I thought it would be interesting to set a timer for 10 minutes, log onto Twitter, and show you what I find.  I’ve included Twitter accounts so that you can expand your professional learning network if you are not already following these accounts.

The 10 Best Nonfiction Books of the 2010s via @Time: This list is surely to create debate as well as offer a few new TBR titles.

A List of 14 Children’s Books About Families of All Kinds via @pragmaticmom:Friendly reminder…picture books are fantastic for readers of all ages!

The NCTE Statement on Independent Reading via @NCTE: “Protecting this instructional time is imperative to supporting students in building strong reading habits that will carry outside of the classroom and create lifelong readers.”

Little Beasts: When did it become cute to dress kids up like a different kind of animal? via @Slate: This would be an interesting mentor text for writing to explore a recent trend.

An Interview with Steve Gardiner called How Sustained Silent Reading Keeps Students Curious and Engaged via @KeystoneReading: Gardiner reminds us of the benefits of daily independent reading and explains why 10-15 minutes of each day has a greater impact than one hour per week.

Comic Sans Turns 25: Graphic Designer Vincent Connare Explains Why he Created the Most Hated Font in the World via @goose_lane:An entertaining and informative history of Comic Sans and why we (love to) hate it.

Using Twitter as a professional learning tool doesn’t require a large investment of time. Just a few minutes each day is all you need to find ideas and resources and to connect with other educators. The challenge is not finding interesting things in ten minutes on Twitter, it’s limiting yourself to only ten minutes!



As we continue to build community in our classrooms by modeling our own reading identity, another easy way to make our reading lives visible is with this great bulletin board/classroom door/out in the hallway idea. Check out these displays by Mrs. Muise at Ridgeview Middle School and Ms. Bourgaize at Fredericton High School:

You can photocopy the cover of your book, write it on a piece of paper, display the books, or use a whiteboard: the point is that the students see you as a reader. It’s a conversational starting point; it’s authentic, and it’s a great way to share your reading life with your students. Making your reading life visible will inevitably lead to discussions about books you loved, abandoned, struggled to finish, new authors you discovered, genres you tried for the first time – all the reader-to-reader conversations we want to be having with our students.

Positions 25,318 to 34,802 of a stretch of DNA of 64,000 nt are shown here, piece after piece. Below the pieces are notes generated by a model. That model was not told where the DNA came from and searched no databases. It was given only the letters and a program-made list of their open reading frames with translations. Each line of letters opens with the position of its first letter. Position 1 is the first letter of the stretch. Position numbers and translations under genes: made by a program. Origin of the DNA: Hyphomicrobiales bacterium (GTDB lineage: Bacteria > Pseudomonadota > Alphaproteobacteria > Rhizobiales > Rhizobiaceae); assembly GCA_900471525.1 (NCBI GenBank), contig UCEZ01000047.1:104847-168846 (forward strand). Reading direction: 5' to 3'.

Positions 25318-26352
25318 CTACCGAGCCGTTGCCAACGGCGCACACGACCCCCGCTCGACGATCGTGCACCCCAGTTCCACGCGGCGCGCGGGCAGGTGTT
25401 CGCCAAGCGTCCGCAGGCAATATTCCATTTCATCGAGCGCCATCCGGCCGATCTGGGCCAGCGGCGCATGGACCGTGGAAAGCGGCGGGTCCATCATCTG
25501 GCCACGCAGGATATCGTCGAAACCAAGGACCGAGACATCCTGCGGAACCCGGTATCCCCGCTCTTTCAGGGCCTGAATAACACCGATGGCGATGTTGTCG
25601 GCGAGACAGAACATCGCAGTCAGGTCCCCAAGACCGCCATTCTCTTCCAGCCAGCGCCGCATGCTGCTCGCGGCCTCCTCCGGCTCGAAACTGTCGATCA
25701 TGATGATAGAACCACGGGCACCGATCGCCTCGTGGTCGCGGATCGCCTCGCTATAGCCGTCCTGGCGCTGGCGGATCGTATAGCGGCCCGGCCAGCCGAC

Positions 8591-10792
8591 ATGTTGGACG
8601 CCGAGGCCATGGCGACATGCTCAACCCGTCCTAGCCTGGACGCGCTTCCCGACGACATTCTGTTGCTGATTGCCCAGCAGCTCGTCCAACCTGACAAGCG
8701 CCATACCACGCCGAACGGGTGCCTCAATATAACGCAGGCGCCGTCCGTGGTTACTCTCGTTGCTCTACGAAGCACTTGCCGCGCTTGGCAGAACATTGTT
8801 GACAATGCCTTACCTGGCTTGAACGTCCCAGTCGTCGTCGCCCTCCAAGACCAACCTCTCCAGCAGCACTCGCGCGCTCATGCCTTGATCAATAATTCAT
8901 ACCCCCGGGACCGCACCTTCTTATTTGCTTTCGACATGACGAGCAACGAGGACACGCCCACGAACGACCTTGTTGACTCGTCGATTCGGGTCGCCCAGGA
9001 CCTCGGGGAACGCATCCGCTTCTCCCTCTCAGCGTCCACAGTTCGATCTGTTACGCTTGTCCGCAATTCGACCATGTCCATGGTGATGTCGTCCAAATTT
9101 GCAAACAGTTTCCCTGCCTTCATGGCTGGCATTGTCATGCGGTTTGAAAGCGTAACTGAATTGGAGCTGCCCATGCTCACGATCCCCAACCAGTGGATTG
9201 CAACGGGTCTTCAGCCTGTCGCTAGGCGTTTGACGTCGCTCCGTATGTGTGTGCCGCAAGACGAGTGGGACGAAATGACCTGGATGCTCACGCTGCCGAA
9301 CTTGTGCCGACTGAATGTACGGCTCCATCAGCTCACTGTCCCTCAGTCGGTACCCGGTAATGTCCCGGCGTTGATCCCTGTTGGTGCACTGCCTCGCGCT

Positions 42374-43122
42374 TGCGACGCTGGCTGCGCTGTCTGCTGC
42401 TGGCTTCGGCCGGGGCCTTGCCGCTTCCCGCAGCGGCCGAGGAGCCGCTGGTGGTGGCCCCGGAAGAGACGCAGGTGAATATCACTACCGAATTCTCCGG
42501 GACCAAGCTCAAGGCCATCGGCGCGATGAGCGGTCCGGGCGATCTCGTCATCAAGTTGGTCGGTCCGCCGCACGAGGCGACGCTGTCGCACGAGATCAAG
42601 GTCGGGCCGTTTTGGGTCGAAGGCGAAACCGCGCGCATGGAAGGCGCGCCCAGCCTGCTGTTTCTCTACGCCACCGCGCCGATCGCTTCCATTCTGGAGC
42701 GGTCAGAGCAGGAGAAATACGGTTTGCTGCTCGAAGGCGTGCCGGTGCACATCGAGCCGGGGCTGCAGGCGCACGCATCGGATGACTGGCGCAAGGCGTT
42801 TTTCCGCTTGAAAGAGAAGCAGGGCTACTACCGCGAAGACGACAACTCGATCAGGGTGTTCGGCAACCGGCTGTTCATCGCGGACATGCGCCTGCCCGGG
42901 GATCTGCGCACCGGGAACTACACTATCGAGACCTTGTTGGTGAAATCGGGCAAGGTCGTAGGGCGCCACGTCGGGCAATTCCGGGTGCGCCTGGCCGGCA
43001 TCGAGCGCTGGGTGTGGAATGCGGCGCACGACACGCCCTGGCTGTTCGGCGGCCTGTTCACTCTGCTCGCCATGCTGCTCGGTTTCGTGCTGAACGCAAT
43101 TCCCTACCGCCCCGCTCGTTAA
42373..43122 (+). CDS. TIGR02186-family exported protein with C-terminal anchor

file2-2For the first six weeks of school, teachers are often focused on building a community of readers and writers in their classrooms – this is a great investment that pays off dividends for the rest of the year.

A word of caution, hold off on getting your students to do their own shelfies until everyone has read a few books. This prevents some students from being embarrassed by their lack of reading over the summer. Remember, we want to grow their reading identity, not stunt it!

Take a look at the shelfies below from two middle school teachers at Ridgeview Middle School and one of our literacy coaches:



Every year I look forward to the announcement of the CBC Short Story Prize. When the longlist was announced (shout out to New Brunswick for making the list), I reviewed the interviews with some of the nominees. I love how each entry is described in five-ish words and my “reading like a teacher of writing brain” started thinking about ways students could use this strategy:

  • Describe the books you are currently reading in five-ish words
  • Summarize this text in five-ish words
  • Work with a group to consolidate your five-ish word summaries into ten-ish word summary
  • Explain the piece of writing you are currently working on in five-ish words

The “ish” gives students a bit of flexibility but challenging students to grasp the meaning of a full-length text in about five words requires them to be precise and deliberate in their choices. Try inviting your students to use five-ish word summaries or descriptions.

Try This Tomorrow: A Brief History of…


Here in New Brunswick, we have achievement standards for writing that outline the qualities of a variety of writing forms. We’ve been working hard to find examples of places where these forms live in the world outside of school. Where do readers encounter these kinds of writing? What do they look like out in the wild beyond the school walls?

One of the writing forms found in the Grades 6-12 standards for writing in the explanatory essay. This type of writing tells how something came to be or how something works. “A Brief History of…”  writing, is a version of the explanatory report that gives students an opportunity to explore a topic of interest and incorporate research.

This Brief History of the Waffle Iron from Smithsonian Magazine is a fantastic example for students to check out as a mentor text for “A Brief History of…” writing.

Just because the explanatory report is listed as a form of writing doesn’t mean we have to limit our students’ writing to printed text. Students can create their “A Brief History of…” as a podcast such as the A Brief History of Timekeeping episode from The Secret History of the Future or a video like The Secret History of Dogs (TED-Ed).

“A Brief History of…” writing incorporates explanation, analysis, cause-and-effect, and storytelling. If you’re looking for a unique take on the explanatory report, invite your students to create one.